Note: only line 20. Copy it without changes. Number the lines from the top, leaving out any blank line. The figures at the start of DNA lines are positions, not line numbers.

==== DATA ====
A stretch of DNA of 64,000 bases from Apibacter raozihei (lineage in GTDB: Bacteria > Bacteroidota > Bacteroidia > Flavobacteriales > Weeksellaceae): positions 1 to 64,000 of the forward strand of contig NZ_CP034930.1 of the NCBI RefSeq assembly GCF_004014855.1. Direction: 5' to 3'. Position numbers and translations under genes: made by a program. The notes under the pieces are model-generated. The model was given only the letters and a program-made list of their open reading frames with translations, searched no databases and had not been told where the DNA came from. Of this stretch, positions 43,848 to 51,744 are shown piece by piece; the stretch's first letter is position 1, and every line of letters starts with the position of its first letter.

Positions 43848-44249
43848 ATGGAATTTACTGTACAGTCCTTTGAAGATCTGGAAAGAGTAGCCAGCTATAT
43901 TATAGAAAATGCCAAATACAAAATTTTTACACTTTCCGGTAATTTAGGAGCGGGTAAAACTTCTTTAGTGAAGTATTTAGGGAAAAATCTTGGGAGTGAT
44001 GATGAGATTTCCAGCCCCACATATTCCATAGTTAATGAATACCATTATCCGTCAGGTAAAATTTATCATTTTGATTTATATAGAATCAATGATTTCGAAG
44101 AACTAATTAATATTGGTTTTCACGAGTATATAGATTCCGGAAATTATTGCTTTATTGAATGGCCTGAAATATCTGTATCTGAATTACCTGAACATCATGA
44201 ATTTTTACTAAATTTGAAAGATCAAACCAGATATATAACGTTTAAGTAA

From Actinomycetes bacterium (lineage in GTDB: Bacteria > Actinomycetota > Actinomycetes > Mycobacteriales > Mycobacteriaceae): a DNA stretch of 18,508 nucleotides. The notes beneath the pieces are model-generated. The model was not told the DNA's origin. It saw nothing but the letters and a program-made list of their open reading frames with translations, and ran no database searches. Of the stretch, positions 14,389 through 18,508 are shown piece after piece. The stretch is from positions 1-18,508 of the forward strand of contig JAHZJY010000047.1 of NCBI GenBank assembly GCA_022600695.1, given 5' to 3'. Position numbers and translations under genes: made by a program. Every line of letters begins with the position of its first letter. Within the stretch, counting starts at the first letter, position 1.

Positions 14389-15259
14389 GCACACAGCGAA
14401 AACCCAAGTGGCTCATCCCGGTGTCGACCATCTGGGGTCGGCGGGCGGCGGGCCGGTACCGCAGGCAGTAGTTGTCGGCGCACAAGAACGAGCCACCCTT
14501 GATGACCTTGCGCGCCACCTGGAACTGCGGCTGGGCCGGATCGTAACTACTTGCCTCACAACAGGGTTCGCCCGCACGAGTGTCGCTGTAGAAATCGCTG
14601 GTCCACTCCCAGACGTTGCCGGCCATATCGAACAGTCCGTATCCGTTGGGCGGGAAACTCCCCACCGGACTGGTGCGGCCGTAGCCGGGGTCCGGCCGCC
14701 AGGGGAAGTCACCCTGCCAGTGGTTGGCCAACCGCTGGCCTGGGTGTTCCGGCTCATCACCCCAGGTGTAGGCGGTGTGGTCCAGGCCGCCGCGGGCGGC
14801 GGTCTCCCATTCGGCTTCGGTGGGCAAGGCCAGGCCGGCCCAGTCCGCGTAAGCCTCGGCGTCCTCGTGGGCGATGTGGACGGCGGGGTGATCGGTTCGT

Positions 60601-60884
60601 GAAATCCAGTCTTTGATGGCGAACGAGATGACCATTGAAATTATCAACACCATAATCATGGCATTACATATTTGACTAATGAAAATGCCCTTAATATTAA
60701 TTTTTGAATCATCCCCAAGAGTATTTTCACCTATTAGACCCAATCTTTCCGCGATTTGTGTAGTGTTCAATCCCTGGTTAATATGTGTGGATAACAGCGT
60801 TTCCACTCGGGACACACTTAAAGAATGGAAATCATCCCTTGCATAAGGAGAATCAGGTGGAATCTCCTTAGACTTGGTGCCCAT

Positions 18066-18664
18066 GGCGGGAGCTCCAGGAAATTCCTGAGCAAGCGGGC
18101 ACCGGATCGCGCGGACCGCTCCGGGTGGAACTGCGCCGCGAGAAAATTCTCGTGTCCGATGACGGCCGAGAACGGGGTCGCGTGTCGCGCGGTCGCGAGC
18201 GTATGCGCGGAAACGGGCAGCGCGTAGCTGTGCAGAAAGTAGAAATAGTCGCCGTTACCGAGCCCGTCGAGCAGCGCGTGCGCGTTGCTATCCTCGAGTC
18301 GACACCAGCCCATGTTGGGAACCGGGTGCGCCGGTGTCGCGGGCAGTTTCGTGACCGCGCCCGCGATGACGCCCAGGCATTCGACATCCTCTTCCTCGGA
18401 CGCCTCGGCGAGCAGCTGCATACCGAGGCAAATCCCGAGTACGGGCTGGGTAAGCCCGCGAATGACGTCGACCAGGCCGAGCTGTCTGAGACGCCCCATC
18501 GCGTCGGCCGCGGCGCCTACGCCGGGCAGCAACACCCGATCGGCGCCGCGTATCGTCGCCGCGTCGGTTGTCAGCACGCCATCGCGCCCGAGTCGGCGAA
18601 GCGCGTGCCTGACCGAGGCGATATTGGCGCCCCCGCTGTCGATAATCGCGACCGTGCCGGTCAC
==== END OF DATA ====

Positions 18066-18664